During Diwali, Hema Sadarangani chooses to give the diyas and lanterns in local bazaars a miss, in favour of the exclusive rangolis and festive ornaments sold at modest rates in a little handicrafts store in Mahalaxmi.
The store is run by the non-profit Shraddha Charitable Trust, and the hands behind the artefacts are those of more than 40 autistic and mentally challenged young adults who work there to earn their living.
“I get my Diwali gifts only from Shraddha because their products are unique and well-priced, and because I know the organisation has transformed the lives of special children and adults,” said Sadarangani, a housewife from Peddar Road who particularly loves the traditional plates and bowls made from banana leaves.
Shraddha is among the host of non-governmental organisations (NGOs) in the city for whom Diwali is boom-time, not just for sales of products made by their wards, but also for spreading large-scale awareness about their varied causes.
“We participate in exhibitions throughout the year, but during Diwali our sales double, and students can walk away with larger stipends,” said Rekha Mehta, a Shraddha trustee.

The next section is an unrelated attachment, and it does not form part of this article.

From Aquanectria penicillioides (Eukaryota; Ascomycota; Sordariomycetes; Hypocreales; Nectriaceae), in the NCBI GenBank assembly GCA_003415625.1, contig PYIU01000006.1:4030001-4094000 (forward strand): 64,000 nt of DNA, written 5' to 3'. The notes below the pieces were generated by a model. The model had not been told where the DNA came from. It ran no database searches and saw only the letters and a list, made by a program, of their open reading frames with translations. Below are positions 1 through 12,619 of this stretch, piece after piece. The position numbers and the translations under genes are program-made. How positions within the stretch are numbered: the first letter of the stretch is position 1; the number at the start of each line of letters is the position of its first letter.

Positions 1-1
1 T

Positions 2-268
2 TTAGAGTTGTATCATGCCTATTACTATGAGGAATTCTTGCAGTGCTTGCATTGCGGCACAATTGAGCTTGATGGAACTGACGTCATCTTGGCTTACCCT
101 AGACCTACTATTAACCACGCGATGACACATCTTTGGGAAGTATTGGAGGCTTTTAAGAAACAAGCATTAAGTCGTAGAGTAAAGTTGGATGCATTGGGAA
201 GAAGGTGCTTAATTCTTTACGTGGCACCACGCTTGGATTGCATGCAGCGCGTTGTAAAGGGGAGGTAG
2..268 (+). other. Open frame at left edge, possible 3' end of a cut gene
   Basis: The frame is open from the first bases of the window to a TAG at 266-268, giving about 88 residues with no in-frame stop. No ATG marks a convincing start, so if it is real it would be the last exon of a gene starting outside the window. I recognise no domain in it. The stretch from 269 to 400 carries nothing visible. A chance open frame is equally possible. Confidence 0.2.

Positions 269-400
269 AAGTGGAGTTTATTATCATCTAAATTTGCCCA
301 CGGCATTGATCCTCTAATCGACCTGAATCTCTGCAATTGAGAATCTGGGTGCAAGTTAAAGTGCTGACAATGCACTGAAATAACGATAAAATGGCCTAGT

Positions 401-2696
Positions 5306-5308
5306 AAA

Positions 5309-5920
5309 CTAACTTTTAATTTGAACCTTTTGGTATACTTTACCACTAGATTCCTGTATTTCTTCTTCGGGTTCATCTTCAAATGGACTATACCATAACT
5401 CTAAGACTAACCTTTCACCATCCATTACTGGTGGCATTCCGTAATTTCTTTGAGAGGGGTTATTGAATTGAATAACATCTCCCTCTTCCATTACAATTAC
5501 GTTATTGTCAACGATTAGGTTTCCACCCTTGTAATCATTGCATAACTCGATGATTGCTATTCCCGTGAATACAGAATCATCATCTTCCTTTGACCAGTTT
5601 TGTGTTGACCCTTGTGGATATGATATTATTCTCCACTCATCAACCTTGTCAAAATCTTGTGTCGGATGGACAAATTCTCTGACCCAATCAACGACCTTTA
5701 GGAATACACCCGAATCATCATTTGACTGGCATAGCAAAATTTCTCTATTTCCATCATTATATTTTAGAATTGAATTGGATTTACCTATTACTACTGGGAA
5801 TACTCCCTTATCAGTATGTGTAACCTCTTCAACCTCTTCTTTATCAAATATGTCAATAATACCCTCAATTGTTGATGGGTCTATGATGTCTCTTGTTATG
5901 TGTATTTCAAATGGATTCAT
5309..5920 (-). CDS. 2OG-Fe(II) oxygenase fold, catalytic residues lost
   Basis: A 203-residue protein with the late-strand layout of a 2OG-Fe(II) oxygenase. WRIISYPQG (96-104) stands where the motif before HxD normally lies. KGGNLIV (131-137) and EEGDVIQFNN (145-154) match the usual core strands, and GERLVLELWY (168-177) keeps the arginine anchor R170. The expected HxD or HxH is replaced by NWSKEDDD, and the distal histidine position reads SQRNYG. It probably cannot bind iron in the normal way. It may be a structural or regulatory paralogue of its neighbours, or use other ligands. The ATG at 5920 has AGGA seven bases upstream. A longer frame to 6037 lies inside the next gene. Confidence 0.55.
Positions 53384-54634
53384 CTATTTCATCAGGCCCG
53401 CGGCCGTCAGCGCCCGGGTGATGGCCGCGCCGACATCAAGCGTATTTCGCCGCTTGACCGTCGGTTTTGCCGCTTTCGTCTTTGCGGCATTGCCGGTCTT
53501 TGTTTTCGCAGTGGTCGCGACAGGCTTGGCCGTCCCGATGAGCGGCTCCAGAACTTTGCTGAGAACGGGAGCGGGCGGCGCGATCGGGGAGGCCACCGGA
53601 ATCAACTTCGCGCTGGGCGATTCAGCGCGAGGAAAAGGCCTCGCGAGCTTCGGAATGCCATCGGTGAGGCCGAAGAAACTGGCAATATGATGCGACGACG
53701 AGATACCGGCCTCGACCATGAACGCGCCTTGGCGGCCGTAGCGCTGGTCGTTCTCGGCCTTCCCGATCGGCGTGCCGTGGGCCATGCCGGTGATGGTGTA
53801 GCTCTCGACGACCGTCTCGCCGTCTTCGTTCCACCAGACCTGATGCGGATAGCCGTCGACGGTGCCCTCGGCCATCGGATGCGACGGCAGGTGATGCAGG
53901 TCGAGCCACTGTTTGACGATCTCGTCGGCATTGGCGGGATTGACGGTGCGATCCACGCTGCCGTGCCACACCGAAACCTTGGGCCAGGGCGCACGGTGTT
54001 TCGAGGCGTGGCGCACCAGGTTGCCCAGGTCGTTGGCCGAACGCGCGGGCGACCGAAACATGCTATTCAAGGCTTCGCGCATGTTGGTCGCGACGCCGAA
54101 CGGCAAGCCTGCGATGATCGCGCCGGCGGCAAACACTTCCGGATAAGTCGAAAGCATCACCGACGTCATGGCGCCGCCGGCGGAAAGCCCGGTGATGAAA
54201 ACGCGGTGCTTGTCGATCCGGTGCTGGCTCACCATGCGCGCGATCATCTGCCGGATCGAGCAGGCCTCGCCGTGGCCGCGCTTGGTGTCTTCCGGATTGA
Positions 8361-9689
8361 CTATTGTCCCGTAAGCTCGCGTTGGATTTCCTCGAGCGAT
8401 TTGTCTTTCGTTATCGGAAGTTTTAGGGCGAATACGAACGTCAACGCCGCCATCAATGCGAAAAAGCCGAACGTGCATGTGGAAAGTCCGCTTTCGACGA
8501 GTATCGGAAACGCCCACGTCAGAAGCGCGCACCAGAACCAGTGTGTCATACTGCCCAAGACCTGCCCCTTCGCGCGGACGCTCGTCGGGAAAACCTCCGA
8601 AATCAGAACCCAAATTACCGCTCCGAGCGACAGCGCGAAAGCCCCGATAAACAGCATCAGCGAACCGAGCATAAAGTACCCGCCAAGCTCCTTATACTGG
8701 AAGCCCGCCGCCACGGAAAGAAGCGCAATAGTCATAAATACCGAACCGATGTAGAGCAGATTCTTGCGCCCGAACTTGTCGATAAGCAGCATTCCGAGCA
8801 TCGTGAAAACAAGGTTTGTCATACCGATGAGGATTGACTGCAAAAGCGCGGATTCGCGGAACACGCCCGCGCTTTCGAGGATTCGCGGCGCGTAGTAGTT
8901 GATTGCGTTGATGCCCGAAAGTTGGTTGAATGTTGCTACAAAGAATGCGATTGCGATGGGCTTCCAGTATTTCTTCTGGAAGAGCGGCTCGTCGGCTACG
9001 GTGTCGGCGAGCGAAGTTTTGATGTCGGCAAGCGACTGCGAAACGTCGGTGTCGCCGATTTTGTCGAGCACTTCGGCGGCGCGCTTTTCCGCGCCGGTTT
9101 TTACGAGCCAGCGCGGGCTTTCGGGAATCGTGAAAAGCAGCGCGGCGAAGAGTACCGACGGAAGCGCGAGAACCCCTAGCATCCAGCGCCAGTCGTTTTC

For Child Rights and You (CRY), which sells festive and home products printed with drawings of disadvantaged children through its website and Byculla store, the rise in profits during Diwali are not important.
“Profits are always meagre, but a 50% rise in sales means that we made many more people aware of child rights,” said Priya Zutshi, senior manager at CRY, which is focusing on the Right to Education Act this season through its diyas, lanterns and Diwali cards.
The organisation raises less than Rs 1 crore a year through its store, CRY World, and the money helps contribute to their 220 country-wide projects for children. While ADAPT (formerly the Spastics Society of India) does not have large profits to boast of, Diwali is still the perfect time for indirect fund-raising.
In the last week of October, the organisation held its annual I CAN Bazaar, a three-day exhibition of decorated diyas, lanterns, and paintings. More than 1,000 shoppers showed up, and many went a step ahead to become donors.
“Spreading awareness also helps create open employment opportunities for the people with disabilities working with us,” said Sangeeta Jagtiani, head of the organisation’s education wing.
The booming Diwali business also boosts the self-esteem of all the special children and adults involved. “I feel happy when people buy. I put my money in the bank,” said a beaming Abuli Mamaji, a patient of Down’s Syndrome who makes bags and paintings at Shraddha.